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What are the capital benefits of boarding schools?

Published in Editor's Choice, Inequalities by Mark Murphy on January 9, 2014

Herlufsholm Boarding school (c) Michael B. Rasmussen

Herlufsholm Boarding school (c) Michael B. Rasmussen

Article: Lisa R. Bass (2014) Boarding Schools and Capital Benefits: Implications for Urban School Reform, The Journal of Educational Research, 107:1, 16-35

This is the question asked by Lisa Bass in her recently published research – specifically she asks what are the capital implications of boarding schools for urban school reform in the United States. Here’s the abstract:

The author discusses the boarding school model as a schooling alternative to improve life chances for disadvantaged youth, particularly African American youth, by positively meeting their social and educational needs. Bourdieu, Coleman, and other social scientists purported that these needs can be better met by exposing students to social and cultural capital. In this qualitative study, the environment of a boarding school is studied to determine to what extent they increase students’ exposure to social, cultural, and education capital (Bourdieu, 1977, 1993, 1996). Findings indicate that the boarding school model is successful at increasing students’ exposure to social, cultural, and education capital. Implications include implementing successful practices from boarding schools into traditional day schools.

Seasoned observers of boarding schools in other parts of the world will already be familiar with the benefits of such forms of education, so the positive implications expressed in the study should come as no surprise – what did surprise me was the lack of any sustained discussion of how forms of capital (in particular economic capital) buy you access to such schools in the first place. A more expansive analysis of Bourdieu’s forms of capital may have helped further contextualise the study, but having said it, it would be difficult to argue against the findings presented here.

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About the author /

Mark Murphy is a Reader in Education and Public Policy at the University of Glasgow. He previously worked as an academic at King’s College, London, University of Chester, University of Stirling, National University of Ireland, Maynooth, University College Dublin and Northern Illinois University. Mark is an active researcher in the fields of education and public policy. His research interests include educational sociology, critical theory, accountability in higher education, and public sector reform.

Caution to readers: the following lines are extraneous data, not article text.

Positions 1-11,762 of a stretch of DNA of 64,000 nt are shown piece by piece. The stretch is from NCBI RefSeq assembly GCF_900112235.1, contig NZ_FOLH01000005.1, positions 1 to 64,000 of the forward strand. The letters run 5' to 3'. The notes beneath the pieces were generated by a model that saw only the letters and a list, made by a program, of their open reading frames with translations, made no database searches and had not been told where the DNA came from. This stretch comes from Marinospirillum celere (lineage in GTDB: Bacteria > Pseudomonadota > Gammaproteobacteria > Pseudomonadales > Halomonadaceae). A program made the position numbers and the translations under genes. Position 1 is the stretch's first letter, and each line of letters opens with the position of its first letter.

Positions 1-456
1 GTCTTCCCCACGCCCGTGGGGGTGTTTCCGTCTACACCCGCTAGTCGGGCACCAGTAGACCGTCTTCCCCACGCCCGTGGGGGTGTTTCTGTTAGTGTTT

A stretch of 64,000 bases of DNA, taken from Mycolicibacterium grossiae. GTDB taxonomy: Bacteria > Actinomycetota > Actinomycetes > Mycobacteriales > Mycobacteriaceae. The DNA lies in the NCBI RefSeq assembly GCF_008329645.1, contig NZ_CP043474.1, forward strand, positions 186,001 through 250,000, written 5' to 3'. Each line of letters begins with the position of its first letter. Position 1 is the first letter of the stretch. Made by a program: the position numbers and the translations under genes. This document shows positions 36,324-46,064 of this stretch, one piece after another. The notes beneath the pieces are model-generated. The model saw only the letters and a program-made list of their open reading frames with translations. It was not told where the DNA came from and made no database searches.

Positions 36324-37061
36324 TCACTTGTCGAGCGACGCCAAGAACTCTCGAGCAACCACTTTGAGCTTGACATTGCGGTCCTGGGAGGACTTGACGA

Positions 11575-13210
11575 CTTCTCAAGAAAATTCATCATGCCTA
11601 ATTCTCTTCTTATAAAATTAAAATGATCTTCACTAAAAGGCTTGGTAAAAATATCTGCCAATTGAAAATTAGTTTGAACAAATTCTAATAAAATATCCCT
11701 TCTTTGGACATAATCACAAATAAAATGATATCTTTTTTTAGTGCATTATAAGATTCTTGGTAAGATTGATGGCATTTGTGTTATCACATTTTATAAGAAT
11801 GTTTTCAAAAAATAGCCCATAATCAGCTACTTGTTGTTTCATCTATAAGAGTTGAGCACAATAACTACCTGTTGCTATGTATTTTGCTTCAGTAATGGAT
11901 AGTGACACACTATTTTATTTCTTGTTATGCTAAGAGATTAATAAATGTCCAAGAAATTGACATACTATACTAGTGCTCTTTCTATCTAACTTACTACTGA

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  1. Ted Fleming

    An interesting question posed here and deserves really careful thinking. It is always worth noting the economic capital dimension and I agree. AND equally interesting to ask ‘whose capital’ is being passed on to student? How is the pre-existing capital base of the student valued or otherwise in the transaction? I suspect that it is always a form of capital that is not easily in synch with that of the young person. In case of ‘wealthy’ child there is often a fit between their own capital base and that offered, but for less well off (poor) the fit may not be without bumps, discords, divergences etc. How to set up learning experiences for young that build on and enhance the wonderful working-class values with which these students arrive at education, that is also a worthwhile question.

  2. Mark Murphy

    That’s a good point you make at the end of your comment Ted, and the paper could have taken maybe a bit more time to consider not only the relative value of capitals, but also the potential damage that such exposure to other forms of capital might have for already existing capital forms. The author does this to some extent, for example, when she talks about the label of sell-out etc, attached to those who board. But it does smack somewhat of compensatory education where the focus is more on deficiency. There’s also many stories to be told about the less than happy lives of boarders. I’ve certainly heard a few in my time.

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